Sunday, April 29, 2018


Currently researching the life of Nancy Astor, so once again return to  my articles written twenty years ago under the auspices of  LONDON ESSENCE one of the first prestigious on-line magazines. Thanks to my earlier lovely editor, Caroline Dubachet.

A snap from my window
Westminster is arguably London's most famous - and historical area - the seat of England's government for almost a thousand years. The name is also used for the larger City of Westminster which covers a wider geographical area and since the mid-60s has included the former boroughs of St Marylebone and Paddington.

The historic core of Westminster is the former Thorney Island on which Westminster Abbey was built. The Abbey became the traditional and historical venue of the coronation of the kings and queens of England. The nearby Palace of Westminster, in later centuries, housed the developing Parliament and law courts.

Right - Viscountess Nancy Astor
Politics were confined to men for centuries until the introduction into Parliament of the American-born politician Nancy Astor (1879-1964). She married her second husband, Waldorf Astor (later Lord Astor of Hever), the MP for Plymouth, Devon on 3 May 1906. She developed a passion for politics and took over his Plymouth Sutton seat when he moved into the Lords on inheriting his father's viscountcy. On lst December 1919, she was introduced into the Houses of Parliament Chamber, accompanied on either side, by Arthur Balfour and David Lloyd George. She wore a black coat and skirt with white blouse and black tricorn hat. Punch described her as "demurely, but daintily, garbed".

The Astor family were immensely rich, owning Cliveden mansion in Berkshire, a home in Plymouth, but primarily she lived at her lovely home at 4 St James's Square, Westminster. She remained a Conservative Member of Parliament for the next 25 years.  In the annals of history, Lady Nancy Astor was one of Westminster's most famous and colourful personalities.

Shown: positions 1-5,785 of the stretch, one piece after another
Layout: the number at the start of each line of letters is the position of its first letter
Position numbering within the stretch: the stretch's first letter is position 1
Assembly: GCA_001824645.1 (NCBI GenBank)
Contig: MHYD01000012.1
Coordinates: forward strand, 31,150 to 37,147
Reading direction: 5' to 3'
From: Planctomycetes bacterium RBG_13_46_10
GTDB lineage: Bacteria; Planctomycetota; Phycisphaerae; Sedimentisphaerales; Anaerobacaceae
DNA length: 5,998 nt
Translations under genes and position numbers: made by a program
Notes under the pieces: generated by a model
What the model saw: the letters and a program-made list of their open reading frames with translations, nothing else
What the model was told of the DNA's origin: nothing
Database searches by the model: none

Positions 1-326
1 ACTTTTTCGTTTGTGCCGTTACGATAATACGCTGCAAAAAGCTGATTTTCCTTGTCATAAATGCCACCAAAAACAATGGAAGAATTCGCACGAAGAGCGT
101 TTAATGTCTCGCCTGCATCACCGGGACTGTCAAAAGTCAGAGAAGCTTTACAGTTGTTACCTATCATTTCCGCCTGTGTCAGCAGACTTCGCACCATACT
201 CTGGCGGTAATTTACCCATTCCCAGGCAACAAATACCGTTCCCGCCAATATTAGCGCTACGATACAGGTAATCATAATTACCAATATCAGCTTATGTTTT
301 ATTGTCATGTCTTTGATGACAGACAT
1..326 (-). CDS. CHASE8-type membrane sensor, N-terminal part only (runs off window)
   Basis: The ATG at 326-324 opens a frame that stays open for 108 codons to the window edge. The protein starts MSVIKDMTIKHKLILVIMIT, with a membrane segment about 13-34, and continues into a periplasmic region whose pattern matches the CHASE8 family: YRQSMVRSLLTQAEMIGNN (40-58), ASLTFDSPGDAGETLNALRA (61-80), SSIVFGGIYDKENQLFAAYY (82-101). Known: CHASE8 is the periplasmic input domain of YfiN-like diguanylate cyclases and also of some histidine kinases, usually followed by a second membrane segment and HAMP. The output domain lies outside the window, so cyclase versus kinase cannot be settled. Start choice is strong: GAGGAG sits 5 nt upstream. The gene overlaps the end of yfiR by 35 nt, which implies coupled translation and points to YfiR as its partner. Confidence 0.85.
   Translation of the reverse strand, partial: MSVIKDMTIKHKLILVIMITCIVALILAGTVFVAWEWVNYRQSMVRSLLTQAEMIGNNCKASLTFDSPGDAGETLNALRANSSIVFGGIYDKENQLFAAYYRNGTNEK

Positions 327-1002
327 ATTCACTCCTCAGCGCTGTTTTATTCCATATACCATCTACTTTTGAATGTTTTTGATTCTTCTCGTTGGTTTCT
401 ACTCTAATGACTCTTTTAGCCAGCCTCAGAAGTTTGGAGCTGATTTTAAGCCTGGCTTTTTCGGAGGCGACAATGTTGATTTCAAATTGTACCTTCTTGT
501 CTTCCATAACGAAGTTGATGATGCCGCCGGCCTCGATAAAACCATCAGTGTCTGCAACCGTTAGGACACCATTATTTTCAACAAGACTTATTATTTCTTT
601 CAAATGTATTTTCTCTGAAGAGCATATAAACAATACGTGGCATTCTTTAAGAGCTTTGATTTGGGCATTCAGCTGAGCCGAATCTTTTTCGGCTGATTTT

Reflecting back on my work in London, I enjoyed my 26 years working in Westminster 's Hansard offices and occasionally meet up with my fast-writing colleagues.   


Just some of our two thousand contributors to the last charity fun walk
John Baron MP: 2018 Fun Walk Bonus Pot starts well

John appreciates donors and says more still to decide their contribution for our 16th year

John Baron MP today announced the Fun Walk Bonus Pot has already exceeded £22,000 and will rise further as a number of donors have yet to decide how much they will contribute. Each year, the bonus pot pays a bonus to the participating charities/projects over and above what they raise themselves in sponsorship.

 In 2017, for every £100 raised in sponsorship by the various projects themselves, the bonus pot added a further £55. The Walk is set for 2nd September, again at Barleylands Farm – a factsheet is attached. 

John said: The generosity of our Bonus Pot sponsors is appreciated by everyone. In addition to Barleylands Farm for hosting the Walk, our thanks go to this year’s sponsors so far –Billericay Football Club, c2c, Hallmark Care Homes, McDonald’s and others. It has started well, with a number of other donors still to decide how much they will contribute.


Saturday, April 21, 2018